The fallout from the 2008 global recession is still fresh in the minds of many, but according to Mark Carney, governor of the Bank of England, there may be very little in place to stop the next one.

Speaking to the Financial Times the incumbent BOE governor affirmed that "ammunition" used to fight an economic crisis was exhausted from the last struggle.

“If there were to be a deeper downturn, [that requires] more stimulus than a conventional recession, then it’s not clear that monetary policy would have sufficient space,” Carney explained.

Conversations of the next global economic catastrophe have heightened recently. Last year, financial strain almost reached breaking point as the US Federal Reserve went on rate cutting rampage, all in an effort to revitalize a stagnating economy. Meanwhile, the rest of the world upped their easing game—printing more money to keep the economy shifting. 


The European Central Bank pledged to buy €20 billion government bonds per month “for as long as necessary,” and Britain arguably hasn't switched off the printing press in over a decade. In the US, the Federal Reserve has been pumping hundreds of billions of dollars into the economy by selling repos—market repurchasing agreements—to banks, promising to buy them back a short while later.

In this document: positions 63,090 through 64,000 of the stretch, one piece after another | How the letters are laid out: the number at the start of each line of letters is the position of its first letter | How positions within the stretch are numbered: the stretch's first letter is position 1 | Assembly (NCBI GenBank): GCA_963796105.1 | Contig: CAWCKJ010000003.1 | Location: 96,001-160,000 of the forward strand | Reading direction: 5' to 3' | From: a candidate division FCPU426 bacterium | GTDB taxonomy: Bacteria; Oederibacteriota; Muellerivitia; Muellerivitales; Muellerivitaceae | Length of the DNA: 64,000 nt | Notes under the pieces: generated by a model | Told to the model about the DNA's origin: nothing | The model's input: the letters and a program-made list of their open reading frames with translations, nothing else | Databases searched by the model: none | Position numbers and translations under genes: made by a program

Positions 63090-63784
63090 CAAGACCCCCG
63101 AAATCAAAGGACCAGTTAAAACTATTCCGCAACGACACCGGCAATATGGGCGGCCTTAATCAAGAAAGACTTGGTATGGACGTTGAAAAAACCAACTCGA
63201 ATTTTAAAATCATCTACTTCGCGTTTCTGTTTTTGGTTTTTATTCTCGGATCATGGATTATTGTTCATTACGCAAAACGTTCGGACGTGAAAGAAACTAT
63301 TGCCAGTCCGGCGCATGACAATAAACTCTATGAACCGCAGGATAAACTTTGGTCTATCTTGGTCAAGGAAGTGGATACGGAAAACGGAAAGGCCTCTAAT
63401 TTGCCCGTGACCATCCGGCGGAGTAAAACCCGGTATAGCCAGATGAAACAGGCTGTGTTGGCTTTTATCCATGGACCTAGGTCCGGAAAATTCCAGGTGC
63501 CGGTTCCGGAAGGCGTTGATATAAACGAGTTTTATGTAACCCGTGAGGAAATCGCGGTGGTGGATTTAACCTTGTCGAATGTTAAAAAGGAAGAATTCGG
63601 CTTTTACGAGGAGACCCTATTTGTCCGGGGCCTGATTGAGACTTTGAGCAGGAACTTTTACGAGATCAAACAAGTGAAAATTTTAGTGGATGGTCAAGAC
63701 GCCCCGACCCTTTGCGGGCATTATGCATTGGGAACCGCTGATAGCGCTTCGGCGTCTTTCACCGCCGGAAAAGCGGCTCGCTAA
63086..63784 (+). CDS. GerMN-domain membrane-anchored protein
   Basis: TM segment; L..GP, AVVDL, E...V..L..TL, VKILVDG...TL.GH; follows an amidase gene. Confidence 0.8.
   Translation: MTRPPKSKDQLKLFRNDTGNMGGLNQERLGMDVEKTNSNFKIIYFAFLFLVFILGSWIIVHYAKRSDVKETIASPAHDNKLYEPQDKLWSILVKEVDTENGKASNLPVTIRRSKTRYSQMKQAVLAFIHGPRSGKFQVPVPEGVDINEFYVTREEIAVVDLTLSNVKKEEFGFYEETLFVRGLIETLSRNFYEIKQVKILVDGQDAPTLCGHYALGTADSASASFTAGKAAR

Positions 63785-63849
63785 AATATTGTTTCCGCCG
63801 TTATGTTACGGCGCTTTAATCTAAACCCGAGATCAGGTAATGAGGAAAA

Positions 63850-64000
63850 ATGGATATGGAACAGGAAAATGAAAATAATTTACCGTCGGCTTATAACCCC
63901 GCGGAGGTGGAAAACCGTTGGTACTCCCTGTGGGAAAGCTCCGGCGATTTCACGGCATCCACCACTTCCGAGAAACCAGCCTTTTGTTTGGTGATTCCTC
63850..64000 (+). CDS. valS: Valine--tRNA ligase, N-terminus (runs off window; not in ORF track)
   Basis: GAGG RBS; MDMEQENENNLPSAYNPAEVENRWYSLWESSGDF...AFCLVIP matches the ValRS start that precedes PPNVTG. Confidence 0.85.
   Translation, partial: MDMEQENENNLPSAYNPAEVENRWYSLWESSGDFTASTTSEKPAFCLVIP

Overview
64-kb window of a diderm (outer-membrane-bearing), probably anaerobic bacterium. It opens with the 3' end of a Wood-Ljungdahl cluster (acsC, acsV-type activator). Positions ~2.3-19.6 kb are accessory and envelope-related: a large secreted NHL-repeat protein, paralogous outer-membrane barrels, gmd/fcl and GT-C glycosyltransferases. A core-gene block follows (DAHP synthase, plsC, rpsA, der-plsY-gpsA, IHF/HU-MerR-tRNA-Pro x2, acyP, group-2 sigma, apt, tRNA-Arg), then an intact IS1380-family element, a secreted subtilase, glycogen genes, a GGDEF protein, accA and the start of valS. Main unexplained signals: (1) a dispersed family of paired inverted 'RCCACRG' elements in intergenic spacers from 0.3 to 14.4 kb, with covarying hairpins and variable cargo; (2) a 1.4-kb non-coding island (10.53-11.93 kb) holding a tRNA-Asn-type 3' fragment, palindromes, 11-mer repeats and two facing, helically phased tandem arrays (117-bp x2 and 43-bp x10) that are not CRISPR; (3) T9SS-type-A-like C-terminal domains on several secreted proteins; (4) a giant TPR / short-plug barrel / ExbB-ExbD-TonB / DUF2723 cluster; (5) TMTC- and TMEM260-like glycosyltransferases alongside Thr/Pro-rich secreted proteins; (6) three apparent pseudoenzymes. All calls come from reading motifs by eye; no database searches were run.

The soon to be former BOE governor isn't alone in his concerns. Back in October last year, the World Economic Forum (WEF) published its annual Global Competitiveness Report. One glaring observation implied that while the next recession would likely be less "severe" than the last, policymakers possess fewer options to quell a crisis this time around.

With existing monetary policy unable to make a dent in the next financial disaster, Carney advocates a more unconventional approach: even more quantitative easing and cutting rates to zero.

However, lowering interest rates risks the potential of a liquidity trap—in which capital is hoarded en masse, proliferating economic stagnation. In this event, even the most expansionary monetary policy would be rendered useless.


As a consequence, full-on quantitative easing may be adopted. But there’s a limit to how much a government can just print money without devaluing the currency beyond reason—as has been seen in Venezuela. But if the only financial solution won’t work, a recession may be inevitable.

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